It's fascinating to me, in the ministry of Jesus how often he did a searching and fearless moral inventory for people like us who weren't ready to do it for ourselves or had not yet seen the need.
We often think of Jesus walking around saying sweet, kind, and gentle things to people, but what actually happened more often than that is Jesus listened to people and then opened his mouth and, in a sentence or two, did a inventory that got to the heart of what was ailing them. There are many examples of this. One such one is found in Matthew, chapter 23, when Jesus is speaking to some people who would never think in a million years they needed to do a moral inventory, that was for someone else and there was very little wrong inside of them. After Jesus listened for a while, he said, you are actually some of the most hypocritical people I've ever met. Outside, what you portray to other people looks great, but I know your inside, and just under the surface you are teeming with greed and self-indulgence. There is hypocrisy and wickedness in you. Since they were not yet ready to put pen to paper, Jesus started the process for them, because he knew this is how critical this process is for real spiritual change. Jesus knew that when the insides and the outsides don't match there is danger ahead, that real spiritual growth is not possible and real connection with God is absolutely out of the question.
Now I don't know about you, but I'm really good at doing moral inventories on other people. In fact, I'm so good at it I could start an online business where you could contact me. I could have a very quick conversation with you, and because of my ability to criticize and judge and discern I would know immediately what you needed to change. We're very quick to point out the defects in other people. We perceive them with lightning speed. We are much slower to see them in ourselves. We think our annoyance with other people is justifiable and reasonable, and that is always the wrong starting place. We must begin with ourselves. We need to put aside the wrong others have done and mark it as irrelevant and look for our own mistakes. Very early on in Jesus' ministry in Matthew, chapter 7, Jesus knew this was true of us and, in kind of some hilarious use of words, he says to people who are listening to him, It's very interesting that you spend a lot of time deeply examining the little tiny piece of sawdust in the eyes of other people when what's hilarious is if you looked at that from the outside you would see that you are examining their sawdust while there is a two-by-four embedded in your eye. It is kind of funny and kind of pathetic and utterly absurd that you would spend such a lopsided amount of time on somebody else.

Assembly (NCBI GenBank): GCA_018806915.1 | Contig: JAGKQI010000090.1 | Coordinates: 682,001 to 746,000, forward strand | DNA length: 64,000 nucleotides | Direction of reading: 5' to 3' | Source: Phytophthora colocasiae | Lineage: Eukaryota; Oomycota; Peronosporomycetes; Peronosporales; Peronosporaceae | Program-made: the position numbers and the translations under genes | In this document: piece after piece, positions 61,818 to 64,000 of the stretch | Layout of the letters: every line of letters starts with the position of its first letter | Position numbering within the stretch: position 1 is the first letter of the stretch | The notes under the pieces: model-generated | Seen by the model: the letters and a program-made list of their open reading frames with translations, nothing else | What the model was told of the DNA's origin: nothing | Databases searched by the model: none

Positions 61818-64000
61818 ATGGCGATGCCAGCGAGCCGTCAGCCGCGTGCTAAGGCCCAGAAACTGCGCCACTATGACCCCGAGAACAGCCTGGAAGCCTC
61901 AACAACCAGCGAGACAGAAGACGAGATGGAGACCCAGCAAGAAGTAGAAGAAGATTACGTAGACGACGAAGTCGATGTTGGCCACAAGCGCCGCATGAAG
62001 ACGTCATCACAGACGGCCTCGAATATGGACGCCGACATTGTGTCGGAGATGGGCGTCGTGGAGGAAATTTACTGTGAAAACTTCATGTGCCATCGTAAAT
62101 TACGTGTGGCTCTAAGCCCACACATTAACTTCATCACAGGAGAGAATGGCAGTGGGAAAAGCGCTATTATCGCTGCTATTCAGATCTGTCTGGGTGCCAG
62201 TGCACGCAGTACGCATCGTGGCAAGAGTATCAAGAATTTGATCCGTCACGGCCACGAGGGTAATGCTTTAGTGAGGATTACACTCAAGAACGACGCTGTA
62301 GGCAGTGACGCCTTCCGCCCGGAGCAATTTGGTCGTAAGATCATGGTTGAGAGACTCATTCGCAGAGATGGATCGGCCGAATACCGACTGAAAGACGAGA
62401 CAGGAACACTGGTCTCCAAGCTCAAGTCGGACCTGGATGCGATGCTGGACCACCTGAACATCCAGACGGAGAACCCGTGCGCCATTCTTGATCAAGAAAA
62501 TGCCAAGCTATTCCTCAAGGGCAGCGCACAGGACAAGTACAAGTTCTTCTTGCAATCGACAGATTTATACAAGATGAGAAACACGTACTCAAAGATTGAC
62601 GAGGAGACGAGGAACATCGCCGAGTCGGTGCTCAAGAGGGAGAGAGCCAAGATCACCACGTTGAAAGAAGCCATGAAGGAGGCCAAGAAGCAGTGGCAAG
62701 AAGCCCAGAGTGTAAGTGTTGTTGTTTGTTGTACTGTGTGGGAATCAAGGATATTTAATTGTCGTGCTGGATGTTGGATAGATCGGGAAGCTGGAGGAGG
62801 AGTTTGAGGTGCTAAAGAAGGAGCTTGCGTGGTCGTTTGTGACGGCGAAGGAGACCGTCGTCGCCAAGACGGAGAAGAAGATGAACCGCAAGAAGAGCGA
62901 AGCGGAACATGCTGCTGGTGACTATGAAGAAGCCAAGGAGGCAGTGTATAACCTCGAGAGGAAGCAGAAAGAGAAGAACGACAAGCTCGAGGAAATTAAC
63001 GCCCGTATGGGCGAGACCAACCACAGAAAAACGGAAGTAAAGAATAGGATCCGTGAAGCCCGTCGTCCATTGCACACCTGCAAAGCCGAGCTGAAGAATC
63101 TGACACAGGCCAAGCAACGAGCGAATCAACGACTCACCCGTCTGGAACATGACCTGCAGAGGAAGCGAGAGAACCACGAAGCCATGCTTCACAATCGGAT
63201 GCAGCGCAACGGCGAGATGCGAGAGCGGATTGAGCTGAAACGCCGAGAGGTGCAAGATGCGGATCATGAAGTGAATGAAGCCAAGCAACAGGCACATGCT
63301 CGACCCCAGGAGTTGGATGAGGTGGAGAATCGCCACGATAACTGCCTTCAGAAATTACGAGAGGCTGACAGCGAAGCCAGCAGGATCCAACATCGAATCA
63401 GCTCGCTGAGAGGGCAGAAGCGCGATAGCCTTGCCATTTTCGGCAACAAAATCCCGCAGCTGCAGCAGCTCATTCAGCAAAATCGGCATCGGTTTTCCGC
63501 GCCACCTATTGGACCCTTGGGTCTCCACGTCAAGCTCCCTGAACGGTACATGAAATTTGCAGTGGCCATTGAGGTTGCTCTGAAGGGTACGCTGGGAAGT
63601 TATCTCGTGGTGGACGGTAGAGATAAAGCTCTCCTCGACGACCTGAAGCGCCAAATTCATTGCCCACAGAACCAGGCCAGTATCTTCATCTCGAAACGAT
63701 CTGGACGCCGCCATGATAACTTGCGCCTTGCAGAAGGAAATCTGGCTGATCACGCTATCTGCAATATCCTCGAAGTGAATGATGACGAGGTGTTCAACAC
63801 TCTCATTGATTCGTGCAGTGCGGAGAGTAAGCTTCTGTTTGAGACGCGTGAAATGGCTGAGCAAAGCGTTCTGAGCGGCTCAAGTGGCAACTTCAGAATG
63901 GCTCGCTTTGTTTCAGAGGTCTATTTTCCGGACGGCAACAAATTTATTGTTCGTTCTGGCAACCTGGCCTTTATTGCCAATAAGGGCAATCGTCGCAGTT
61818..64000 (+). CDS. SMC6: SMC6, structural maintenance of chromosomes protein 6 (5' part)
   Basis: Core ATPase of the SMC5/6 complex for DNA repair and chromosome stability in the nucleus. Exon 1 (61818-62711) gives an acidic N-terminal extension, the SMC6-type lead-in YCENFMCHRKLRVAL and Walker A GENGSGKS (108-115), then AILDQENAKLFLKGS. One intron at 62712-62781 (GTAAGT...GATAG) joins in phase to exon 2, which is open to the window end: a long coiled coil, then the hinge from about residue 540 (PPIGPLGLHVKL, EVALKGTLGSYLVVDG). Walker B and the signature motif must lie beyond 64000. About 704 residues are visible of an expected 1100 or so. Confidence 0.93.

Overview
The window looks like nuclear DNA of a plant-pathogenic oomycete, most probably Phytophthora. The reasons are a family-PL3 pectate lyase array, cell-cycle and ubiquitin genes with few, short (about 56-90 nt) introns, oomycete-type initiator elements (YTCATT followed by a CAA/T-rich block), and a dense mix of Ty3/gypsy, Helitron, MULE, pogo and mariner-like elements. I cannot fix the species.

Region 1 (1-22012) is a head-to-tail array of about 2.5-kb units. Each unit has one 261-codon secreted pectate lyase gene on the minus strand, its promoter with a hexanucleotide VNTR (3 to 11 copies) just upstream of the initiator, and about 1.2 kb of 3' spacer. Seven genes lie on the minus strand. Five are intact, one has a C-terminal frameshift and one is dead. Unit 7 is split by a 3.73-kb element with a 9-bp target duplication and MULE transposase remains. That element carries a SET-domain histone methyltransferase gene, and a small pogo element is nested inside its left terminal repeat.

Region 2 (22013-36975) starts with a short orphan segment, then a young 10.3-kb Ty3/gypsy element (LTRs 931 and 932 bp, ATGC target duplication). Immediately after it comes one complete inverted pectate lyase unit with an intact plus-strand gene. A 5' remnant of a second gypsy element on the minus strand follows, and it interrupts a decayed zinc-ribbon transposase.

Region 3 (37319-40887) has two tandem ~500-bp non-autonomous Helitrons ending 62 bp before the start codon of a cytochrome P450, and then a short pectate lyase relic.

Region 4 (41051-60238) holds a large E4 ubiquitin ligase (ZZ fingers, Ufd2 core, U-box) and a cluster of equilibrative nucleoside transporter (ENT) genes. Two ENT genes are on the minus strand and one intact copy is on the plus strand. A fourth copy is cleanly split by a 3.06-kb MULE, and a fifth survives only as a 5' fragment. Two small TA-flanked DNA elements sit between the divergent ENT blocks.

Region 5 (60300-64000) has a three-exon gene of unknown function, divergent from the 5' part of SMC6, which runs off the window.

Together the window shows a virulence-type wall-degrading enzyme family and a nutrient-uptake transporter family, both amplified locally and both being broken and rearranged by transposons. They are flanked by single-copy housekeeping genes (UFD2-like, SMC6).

We need to stop pretending our lives are manageable under our own power, and we begin to actually make a list of the defects that exist in us that on our own we cannot change. Getting real is not simply advisable; it's really our only lifeline when we're desperately stuck. What's true is we don't become mature enough as Christians that we outgrow the need for this practice.
The Word became flesh… So, let’s get some skin in the game.